Date: 2006-01-26 22:40:00
Tags: asl
sign language
Amy and I just returned from our first ASL class at the local community centre. We decided to sign up for this class mostly because we though it would be interesting to learn. Communicating silently between ourselves will be fun too! And who knows, it might come in handy in a practical situation one day.

It was a little bit of a surprise (though it probably shouldn't have been) that our teacher is deaf. She can hear a little bit (was complaining about the loud music in the aerobics class next door), and can speak well enough (though I suspect she prefers not to), but for almost the entire class she did not say anything out loud. She wrote quite a few things on the whiteboard, mostly instructions about what we were going to do next, but the whole class was pretty much an immersion. I found this style very comfortable when learning signing.

So far we have learned the "fingerspelling" alphabet, the numbers from 0 to 15, and a good handful of 30 or so additional concepts and emotions. It's really encouraging to be able to learn so much in the first two hours!
To begin with, most "Real" ASL teachers are Deaf. Notice the use of the capital - there's a difference between deaf (having severe hearing loss) and Deaf (being a member of Deaf culture/society). In my ASL 1 class, we had an interpreter...for the first 5 minutes of the first day. After that, total immersion. It's challenging, and you end up using a lot of body language, but fun.

As far as her preferring not to speak, I won't go into it in detail (You can search around for "Oralism" if you're more interested), but teaching children to speak, and restricting them from signing, is considered very oppressive and bad. Sometimes in oralist schools, the hearing teachers will literally bind the childrens' hands to their desks to prevent them from any kind of sign language. It's a Generic Bad Thing.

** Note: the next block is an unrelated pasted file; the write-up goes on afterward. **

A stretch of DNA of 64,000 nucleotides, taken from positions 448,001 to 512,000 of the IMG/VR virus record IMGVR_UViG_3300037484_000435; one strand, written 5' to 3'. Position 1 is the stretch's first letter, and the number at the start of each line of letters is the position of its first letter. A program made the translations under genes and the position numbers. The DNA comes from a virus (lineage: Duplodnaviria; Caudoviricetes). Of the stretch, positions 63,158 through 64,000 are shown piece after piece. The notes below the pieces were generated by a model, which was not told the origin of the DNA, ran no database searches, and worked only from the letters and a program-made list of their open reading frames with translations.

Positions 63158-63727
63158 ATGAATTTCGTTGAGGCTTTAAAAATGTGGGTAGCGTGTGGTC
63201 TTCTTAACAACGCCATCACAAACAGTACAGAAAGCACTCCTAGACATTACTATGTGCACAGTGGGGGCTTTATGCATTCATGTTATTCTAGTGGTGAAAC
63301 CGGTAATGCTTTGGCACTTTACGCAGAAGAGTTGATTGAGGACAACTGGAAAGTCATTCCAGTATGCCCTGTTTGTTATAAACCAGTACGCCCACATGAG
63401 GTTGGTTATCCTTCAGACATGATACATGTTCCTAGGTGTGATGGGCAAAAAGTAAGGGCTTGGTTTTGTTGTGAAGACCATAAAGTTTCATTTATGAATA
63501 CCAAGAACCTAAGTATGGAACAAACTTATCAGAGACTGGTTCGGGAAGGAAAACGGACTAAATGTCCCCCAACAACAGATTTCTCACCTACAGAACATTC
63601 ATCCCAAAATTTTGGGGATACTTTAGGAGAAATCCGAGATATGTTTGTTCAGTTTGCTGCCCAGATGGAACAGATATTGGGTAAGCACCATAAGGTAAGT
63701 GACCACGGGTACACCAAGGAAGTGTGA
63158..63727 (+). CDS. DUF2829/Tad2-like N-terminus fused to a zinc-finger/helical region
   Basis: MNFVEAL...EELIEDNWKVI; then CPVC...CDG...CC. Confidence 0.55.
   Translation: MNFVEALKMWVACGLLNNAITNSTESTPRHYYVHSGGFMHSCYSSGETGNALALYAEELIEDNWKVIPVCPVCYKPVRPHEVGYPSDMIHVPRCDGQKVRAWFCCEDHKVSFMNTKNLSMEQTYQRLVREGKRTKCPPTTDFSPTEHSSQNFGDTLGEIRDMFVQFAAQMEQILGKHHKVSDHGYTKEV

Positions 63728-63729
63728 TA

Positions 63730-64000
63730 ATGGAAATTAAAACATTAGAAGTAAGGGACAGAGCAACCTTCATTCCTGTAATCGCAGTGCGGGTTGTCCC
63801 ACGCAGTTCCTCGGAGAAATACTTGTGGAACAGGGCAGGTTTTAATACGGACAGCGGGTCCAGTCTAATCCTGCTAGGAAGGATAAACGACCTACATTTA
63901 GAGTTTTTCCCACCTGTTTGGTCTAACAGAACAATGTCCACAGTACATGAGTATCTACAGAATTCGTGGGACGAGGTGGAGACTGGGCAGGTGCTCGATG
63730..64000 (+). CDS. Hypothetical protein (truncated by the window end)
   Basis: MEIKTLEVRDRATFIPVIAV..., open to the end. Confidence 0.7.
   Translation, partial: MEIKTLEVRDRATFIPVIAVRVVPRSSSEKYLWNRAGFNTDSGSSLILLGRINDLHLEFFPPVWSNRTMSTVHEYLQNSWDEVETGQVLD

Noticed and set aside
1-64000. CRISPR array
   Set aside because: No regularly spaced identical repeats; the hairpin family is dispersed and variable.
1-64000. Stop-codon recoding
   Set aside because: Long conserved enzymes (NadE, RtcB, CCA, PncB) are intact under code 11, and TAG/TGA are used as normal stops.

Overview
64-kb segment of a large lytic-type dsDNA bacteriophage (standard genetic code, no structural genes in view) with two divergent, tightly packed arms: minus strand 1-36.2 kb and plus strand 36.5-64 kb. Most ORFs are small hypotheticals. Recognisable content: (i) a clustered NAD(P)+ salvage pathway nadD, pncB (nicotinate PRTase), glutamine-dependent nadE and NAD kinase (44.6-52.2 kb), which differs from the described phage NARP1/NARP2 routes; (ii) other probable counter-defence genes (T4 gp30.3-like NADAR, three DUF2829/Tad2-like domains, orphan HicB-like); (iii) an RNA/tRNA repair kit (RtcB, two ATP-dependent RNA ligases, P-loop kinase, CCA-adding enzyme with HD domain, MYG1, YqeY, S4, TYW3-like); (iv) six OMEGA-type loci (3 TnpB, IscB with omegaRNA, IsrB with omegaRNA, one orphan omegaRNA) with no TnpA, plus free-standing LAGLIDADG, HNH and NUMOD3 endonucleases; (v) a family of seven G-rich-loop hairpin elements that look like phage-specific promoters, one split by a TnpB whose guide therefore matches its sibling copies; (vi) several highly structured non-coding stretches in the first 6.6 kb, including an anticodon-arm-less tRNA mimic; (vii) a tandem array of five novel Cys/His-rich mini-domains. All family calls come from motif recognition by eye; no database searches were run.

ASL classes tend to have a component of Deaf culture/history/etc, so you'll probably get this all in more detail at some point.
That's interesting, thanks. I had previously read a bit about oralism and about binding children's hands. However, the context in which I read it led me to assume that this was something that was done in the past. Is this something that's still done today? I can hardly imagine that sort of repression.

We got a handout that had a page or so on Deaf history, but I had already covered pretty much all that by reading wikipedia. Perhaps we'll get some more material later.
I'm not sure if it's done today. However, there are still oralist schools in existence (although the trend seems to be to push kids towards Deaf schools more often than not), so I don't know. I suspect your teacher knows more about it than me.
Sounds cool. I often thought about learning sign language but never got around to it... Good luck!
I cannot tell you how awesome I think it is that you guys are learning ASL. It really is an amazing thing to be able to meet deaf people and be able to communicate with them. They are almost always so grateful that you've taken the time to learn their language. Especially when you don't have any deaf relatives, etc.

My kids get annoyed with me about it though....we'll be in the grocery store, and if they see a person signing, they try to direct my attention elsewhere, because they know I'm going to find SOME excuse to say hello and make a new friend.

Yeah, I'm really THAT lame.
P.S. Off soon as my engine is loaded up and ready to vroom, I'll be on my way to spend the weekend with you guys! ;o)
Woot! Maybe you'll bring some nice weather with you too. :)
(anonymous) : dashianna
i learned sigh lanuage and i hope u learn it once in a life time so bye and learn somthin from thiz bye freom dashi
That's cute that you were surprised to have a Deaf ASL teacher!! The only ASL teachers are Deaf ones, LOL.
Yes, of course it makes perfect sense in retrospect. :)
Greg Hewgill <>